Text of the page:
Ousted Labor MP Cries At ICAC; ALP Colleagues Undermined Her For Resisting Nathan Tinkler Donations

Former Labor MP Jodi McKay during her time as tourism minister. Photo: Getty

Former Newcastle MP and Minister for Tourism and the Hunter Jodi McKay broke down in the witness box at the Independent Commission Against Corruption (ICAC) today after it was revealed that former Labor colleagues, including Joe Tripodi, were behind 2011 election flyers designed to destroy her re-election chances.

They sought revenge because Ms McKay opposed plans by mining developer Nathan Tinkler to develop a coal facility on Newcastle’s former BHP site. She also refused to accept secret, illegal donations from him.

“I’m sorry to cry. You don’t want to cry,” she said after ICAC investigators showed her the flyer which appeared on election eve and counsel assisting told her Tripodi and Tinkler were behind attempts to undermine her. It was towards the end of her testimony and she said it was the first time her suspicions had been confirmed.
“I believed they were behind it,” she said.

McKay lost her seat to the Liberals after 80 years of ALP control.

Former Labor Treasurer Eric Roozendaal was also implicated in this latest twist to the latest ICAC investigation into Liberal MP Chris Hartcher and allegations about undisclosed political donations from companies and prohibited donors.

Ms McKay told the ICAC that Mr Tinkler offered secret donations towards her 2011 campaign, but she “shut him down”.

The now-broke former billionaire wanted her support, as the minister responsible for the Hunter Development Corporation, for his billion-dollar proposal, but she refused and had until that point refused to me with him about it because he donated $50,000 towards her 2007 campaign.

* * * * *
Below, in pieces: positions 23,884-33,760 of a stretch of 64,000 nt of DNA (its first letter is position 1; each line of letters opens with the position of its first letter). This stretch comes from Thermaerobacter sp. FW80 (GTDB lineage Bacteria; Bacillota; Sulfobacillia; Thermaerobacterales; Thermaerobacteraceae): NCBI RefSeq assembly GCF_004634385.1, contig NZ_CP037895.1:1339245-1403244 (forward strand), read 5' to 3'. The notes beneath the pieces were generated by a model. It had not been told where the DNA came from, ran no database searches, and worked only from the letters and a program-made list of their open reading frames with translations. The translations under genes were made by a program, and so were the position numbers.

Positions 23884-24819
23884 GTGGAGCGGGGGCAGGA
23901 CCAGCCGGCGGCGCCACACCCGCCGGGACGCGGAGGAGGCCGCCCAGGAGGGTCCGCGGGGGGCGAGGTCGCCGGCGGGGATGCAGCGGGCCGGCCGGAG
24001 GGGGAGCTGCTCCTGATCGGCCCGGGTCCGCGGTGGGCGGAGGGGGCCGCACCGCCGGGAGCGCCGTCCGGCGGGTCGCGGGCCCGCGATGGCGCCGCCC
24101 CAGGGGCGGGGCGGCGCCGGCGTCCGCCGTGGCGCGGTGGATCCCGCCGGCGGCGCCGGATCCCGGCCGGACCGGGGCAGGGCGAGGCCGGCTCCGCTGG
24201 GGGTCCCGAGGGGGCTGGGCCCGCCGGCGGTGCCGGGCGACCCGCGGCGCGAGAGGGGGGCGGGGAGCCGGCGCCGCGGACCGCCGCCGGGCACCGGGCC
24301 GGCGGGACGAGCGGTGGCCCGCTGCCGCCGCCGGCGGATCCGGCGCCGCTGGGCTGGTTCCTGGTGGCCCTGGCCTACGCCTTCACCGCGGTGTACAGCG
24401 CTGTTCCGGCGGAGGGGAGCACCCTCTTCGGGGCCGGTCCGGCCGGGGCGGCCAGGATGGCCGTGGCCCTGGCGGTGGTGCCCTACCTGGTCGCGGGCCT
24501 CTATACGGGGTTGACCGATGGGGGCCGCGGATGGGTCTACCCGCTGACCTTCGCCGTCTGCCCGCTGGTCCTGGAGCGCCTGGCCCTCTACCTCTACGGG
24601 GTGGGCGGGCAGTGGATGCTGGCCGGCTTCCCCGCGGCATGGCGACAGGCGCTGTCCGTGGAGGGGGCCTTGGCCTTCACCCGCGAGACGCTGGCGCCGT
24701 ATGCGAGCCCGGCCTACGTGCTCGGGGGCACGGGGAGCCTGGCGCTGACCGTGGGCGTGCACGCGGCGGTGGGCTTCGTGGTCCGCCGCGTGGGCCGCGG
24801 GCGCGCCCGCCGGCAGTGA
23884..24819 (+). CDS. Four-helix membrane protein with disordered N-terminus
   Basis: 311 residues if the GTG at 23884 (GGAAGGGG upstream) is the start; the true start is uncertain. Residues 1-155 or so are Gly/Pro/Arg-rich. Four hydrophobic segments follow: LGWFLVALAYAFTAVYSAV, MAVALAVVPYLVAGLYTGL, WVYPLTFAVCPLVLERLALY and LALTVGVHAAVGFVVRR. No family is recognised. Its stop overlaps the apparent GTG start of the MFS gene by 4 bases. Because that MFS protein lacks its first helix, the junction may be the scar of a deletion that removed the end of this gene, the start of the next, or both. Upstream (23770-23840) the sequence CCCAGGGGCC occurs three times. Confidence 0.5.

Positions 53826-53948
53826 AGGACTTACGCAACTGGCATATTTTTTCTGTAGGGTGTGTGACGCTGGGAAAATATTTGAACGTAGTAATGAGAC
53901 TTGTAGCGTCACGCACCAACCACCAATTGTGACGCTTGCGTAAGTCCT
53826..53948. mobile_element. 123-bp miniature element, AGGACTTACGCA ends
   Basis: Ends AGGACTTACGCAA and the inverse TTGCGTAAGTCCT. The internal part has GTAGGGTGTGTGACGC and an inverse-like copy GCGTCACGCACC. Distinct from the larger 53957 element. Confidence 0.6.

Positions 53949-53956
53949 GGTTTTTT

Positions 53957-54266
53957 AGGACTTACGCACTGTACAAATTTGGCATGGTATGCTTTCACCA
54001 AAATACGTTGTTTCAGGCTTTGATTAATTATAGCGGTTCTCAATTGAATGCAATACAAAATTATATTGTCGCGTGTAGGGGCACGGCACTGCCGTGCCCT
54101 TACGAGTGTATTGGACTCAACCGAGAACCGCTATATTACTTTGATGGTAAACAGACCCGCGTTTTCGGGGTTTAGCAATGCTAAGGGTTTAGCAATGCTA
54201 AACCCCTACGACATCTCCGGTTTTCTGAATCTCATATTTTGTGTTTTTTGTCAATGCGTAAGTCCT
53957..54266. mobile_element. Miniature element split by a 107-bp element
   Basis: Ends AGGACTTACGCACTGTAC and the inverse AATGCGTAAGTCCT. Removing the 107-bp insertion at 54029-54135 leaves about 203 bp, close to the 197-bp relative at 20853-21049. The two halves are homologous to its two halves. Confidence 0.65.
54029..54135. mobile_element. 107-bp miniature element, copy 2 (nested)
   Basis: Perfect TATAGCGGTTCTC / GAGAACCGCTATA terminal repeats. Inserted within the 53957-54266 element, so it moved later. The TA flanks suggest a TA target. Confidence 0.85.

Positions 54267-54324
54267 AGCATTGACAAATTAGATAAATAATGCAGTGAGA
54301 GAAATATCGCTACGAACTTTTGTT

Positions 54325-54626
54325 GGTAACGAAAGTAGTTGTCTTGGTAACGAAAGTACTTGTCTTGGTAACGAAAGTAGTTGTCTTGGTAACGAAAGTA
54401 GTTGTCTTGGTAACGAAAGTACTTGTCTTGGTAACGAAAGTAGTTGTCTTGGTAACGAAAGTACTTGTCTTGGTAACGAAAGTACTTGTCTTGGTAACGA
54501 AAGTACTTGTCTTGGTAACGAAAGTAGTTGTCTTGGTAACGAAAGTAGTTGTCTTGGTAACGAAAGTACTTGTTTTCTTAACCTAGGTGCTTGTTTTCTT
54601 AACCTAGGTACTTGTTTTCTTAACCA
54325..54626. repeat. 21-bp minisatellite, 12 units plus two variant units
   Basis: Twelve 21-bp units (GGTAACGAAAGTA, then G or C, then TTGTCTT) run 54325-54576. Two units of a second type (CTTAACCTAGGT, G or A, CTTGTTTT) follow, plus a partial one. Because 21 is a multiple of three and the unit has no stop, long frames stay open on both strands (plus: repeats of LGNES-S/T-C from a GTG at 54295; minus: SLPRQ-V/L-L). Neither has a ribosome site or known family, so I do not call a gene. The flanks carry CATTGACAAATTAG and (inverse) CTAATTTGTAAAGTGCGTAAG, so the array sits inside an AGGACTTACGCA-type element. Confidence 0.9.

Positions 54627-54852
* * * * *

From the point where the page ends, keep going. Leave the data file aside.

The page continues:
She refused any donations because he was a developer, but Mr Tinkler said he could avoid a ban on developer contributions by channelling the funds via his employees “to get around the rules”.

“It does sound to me like a bribe,” said junior counsel assisting Greg O’Mahoney.

Ms McKay said it “felt like he wanted my support and he wanted to buy that”.

Asked if “bribe” was another word for it, she said “Yes”.

Shortly after a conversation with then-treasurer Eriz Roozendaal in the lead up to the 2011 election, explaining she wouldn’t support Tinkler’s plan, Treasury documents were leaked to Newcastle media to damage her.

Ms McKay said she contacted Mr Roozendaal again but he denied any involvement.

“I said to him ‘I will not support what you are doing. I will not be a part of what you are doing.’,” she told the ICAC, adding that she thought Mr Roozendaal was afraid the ICAC was already listening in.

“Something was very wrong in the treasurer’s office. He knew it and I knew it,” she said.

Outside the ICAC after giving evidence Ms McKay said the experience was “cleansing” after a 3-year wait.

“I can now move on and never go back to politics,” the former journalist said.

Hearings continues tomorrow with former Tinkler Group CFO Troy Palmer among those who expected to appear in the witness box.

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